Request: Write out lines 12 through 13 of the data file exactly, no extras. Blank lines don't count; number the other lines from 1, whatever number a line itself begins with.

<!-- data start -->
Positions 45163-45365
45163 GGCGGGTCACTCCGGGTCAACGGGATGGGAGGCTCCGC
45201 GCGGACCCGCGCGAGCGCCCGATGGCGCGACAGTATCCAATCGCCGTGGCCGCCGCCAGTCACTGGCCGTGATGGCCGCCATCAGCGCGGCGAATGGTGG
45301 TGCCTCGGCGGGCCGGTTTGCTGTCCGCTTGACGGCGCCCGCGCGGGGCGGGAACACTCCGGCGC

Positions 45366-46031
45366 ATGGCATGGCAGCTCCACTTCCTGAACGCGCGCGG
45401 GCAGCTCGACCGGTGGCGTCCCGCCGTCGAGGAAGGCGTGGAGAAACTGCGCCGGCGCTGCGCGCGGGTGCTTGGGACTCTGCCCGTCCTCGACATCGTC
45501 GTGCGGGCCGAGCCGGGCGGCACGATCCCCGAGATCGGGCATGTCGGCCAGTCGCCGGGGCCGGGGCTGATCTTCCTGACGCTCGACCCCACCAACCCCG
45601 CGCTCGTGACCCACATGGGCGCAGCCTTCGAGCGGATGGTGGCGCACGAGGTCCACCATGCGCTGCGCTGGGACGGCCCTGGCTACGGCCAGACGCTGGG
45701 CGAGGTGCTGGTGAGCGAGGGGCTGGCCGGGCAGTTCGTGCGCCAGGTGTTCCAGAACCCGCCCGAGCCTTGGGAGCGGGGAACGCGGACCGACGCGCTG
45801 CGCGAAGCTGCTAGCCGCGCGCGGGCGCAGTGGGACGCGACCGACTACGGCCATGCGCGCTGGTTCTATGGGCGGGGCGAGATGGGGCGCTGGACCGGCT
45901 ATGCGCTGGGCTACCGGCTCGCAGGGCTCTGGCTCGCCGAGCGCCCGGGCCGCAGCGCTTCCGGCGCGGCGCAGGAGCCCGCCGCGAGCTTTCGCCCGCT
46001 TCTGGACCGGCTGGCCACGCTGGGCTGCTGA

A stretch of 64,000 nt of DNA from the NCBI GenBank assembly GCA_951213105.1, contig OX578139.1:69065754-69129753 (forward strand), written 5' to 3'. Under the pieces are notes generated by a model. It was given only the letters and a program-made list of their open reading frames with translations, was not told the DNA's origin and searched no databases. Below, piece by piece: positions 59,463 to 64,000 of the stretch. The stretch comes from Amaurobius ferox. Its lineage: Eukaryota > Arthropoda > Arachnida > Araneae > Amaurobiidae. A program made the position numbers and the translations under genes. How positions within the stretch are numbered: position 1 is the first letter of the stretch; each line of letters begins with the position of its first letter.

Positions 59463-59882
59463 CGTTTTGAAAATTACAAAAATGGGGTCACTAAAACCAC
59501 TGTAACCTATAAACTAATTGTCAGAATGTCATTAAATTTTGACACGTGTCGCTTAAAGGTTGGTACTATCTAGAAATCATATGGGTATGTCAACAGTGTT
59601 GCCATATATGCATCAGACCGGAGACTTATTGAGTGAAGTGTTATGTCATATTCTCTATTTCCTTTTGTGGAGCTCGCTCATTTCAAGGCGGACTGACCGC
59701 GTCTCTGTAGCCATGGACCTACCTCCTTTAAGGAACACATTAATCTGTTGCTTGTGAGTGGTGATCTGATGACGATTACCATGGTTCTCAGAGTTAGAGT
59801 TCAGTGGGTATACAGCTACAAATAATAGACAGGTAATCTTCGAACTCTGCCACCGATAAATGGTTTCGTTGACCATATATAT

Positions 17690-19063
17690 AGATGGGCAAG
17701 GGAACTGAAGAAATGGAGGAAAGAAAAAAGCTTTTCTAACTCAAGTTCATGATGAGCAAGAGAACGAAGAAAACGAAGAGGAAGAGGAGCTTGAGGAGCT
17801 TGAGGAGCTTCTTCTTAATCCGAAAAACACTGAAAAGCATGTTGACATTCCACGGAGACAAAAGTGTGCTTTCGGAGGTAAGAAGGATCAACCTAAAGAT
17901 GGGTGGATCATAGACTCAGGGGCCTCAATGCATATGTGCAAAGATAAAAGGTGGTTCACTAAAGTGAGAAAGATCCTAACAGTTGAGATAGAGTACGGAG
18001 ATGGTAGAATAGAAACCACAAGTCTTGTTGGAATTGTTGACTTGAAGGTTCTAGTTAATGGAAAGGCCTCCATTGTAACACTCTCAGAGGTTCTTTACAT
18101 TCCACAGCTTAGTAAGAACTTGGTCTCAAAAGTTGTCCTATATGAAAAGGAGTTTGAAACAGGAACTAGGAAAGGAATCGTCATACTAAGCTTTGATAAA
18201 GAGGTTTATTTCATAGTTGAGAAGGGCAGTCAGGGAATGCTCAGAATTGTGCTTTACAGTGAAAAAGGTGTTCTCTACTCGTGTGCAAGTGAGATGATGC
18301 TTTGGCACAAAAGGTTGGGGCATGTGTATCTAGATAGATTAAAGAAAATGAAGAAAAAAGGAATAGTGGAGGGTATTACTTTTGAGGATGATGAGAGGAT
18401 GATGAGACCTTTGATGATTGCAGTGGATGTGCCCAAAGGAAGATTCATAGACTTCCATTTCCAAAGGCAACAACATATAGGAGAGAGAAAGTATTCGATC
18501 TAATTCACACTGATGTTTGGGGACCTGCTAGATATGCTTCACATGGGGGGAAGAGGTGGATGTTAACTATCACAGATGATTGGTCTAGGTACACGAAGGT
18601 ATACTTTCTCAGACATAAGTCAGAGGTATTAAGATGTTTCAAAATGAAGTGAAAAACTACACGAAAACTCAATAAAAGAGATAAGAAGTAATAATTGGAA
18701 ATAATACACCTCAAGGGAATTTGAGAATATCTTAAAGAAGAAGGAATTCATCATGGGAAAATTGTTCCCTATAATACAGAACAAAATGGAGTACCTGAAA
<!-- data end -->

45901 ATGCGCTGGGCTACCGGCTCGCAGGGCTCTGGCTCGCCGAGCGCCCGGGCCGCAGCGCTTCCGGCGCGGCGCAGGAGCCCGCCGCGAGCTTTCGCCCGCT
46001 TCTGGACCGGCTGGCCACGCTGGGCTGCTGA